Story last updated at 3:14 p.m. Thursday, September 26, 2002

City council requests sites for library, animal shelter
by Carey James
Staff Writer

The Homer City Council gave the city a strong direction at last Monday's meeting: find locations for the animal shelter and the library so planning can move forward.

Supporters of the proposed construction of a new library have long pushed for the city to select a site, saying that having a dedicated location for the project would help with fund-raising and design for the library.

John Fenske, one of the sponsors of the resolution asking the city manager to come back to the council with an analysis of various possible locations by early January, said the library project has been lingering without a site for too long.

"I believe the council needs to select a site," Fenske said.

The council asked the city manager to consider four sites proposed by a citizens group that created an analysis of several spots for the council last month. They include the old middle school area near the Kachemak Bay West Campus of the Kenai Peninsula College, a block of city land in the undeveloped center of town often referred to as the Town Square area, an area of land near the Sterling Highway entrance to the Poopdeck Trail, and the existing library site. Fenske added another site for review, the strip of recently cleared land behind Eagle Quality Center.

Mike Yourkowski expressed his concern that the site location directive and deadline would tie the council and city manager's hands in the site selection process. For example, Yourkowski said, landowners may try to sell their property at inflated prices if they know the city has to decide on a location by January.

In addition to a location for the library, the council directed city administrators to get moving on a location for the proposed animal shelter, a project that has hung in limbo for many years.

The resolution, which was brought before the council by Fenske and Councilman Rick Ladd, originally asked for a location pick by Oct. 28, but City Manager Ron Drathman said the request was impossible to meet. Drathman did say, however, that he could give the council feedback on the current site of the shelter, which Fenske promoted during the meeting as a promising candidate for the new shelter.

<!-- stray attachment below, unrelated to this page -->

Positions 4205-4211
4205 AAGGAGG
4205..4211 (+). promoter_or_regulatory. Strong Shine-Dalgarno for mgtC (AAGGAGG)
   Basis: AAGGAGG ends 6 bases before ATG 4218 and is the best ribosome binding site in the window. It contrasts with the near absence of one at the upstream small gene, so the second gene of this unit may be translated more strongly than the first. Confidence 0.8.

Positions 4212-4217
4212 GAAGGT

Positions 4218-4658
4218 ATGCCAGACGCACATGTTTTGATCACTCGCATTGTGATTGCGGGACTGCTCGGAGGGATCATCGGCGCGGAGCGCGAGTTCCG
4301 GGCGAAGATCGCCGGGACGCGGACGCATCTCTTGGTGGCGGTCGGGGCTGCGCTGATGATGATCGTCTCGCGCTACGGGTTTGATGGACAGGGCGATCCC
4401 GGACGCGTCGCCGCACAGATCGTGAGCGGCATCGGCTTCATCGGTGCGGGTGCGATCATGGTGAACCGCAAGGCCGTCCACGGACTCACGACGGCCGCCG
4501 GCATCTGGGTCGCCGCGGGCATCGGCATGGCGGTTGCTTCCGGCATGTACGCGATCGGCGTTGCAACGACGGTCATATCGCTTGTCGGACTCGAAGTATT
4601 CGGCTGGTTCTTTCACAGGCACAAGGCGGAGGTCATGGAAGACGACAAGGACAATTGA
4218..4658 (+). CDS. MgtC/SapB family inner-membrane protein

Drathman said that site wouldn't work.

"(The shelter) doesn't fit in the site Fenske is trying to fit it in," he said.

Councilman Kurt Marquardt amended the resolution to ask for a response from city administration by January.

The shelter also came up during the council's decision on the state Capital Project Matching Grant. Councilwoman Pat Cue and Councilman Ray Kranich both voted in favor of splitting the approximately $100,000 state grant between the shelter and the library. But they were outvoted by the rest of the council, which voiced concerns that the shelter already had the needed $400,000 in funding. Cue and Kranich claimed, however, that the project could not be completed for the projected amount.

In the end, the council chose the library as the single recipient of the grant funding.

In other news:

* The council passed a resolution requesting the Kenai Peninsula Borough delete certain areas inside city limits from the spruce removal program because the areas could potentially suffer environmental damage as a result of the timber harvest.

* The council reviewed a report from city administration on two parcels of land in the Ocean Drive Loop Bluff Erosion Control Project that were deeded to the city in Dec. 2001 after the borough foreclosed on the property. The properties will cost the city around $2,000 in back taxes and around $120,217 in erosion control dues. Assessed values of the parcels are $8,000 each.

Carey James can be reached at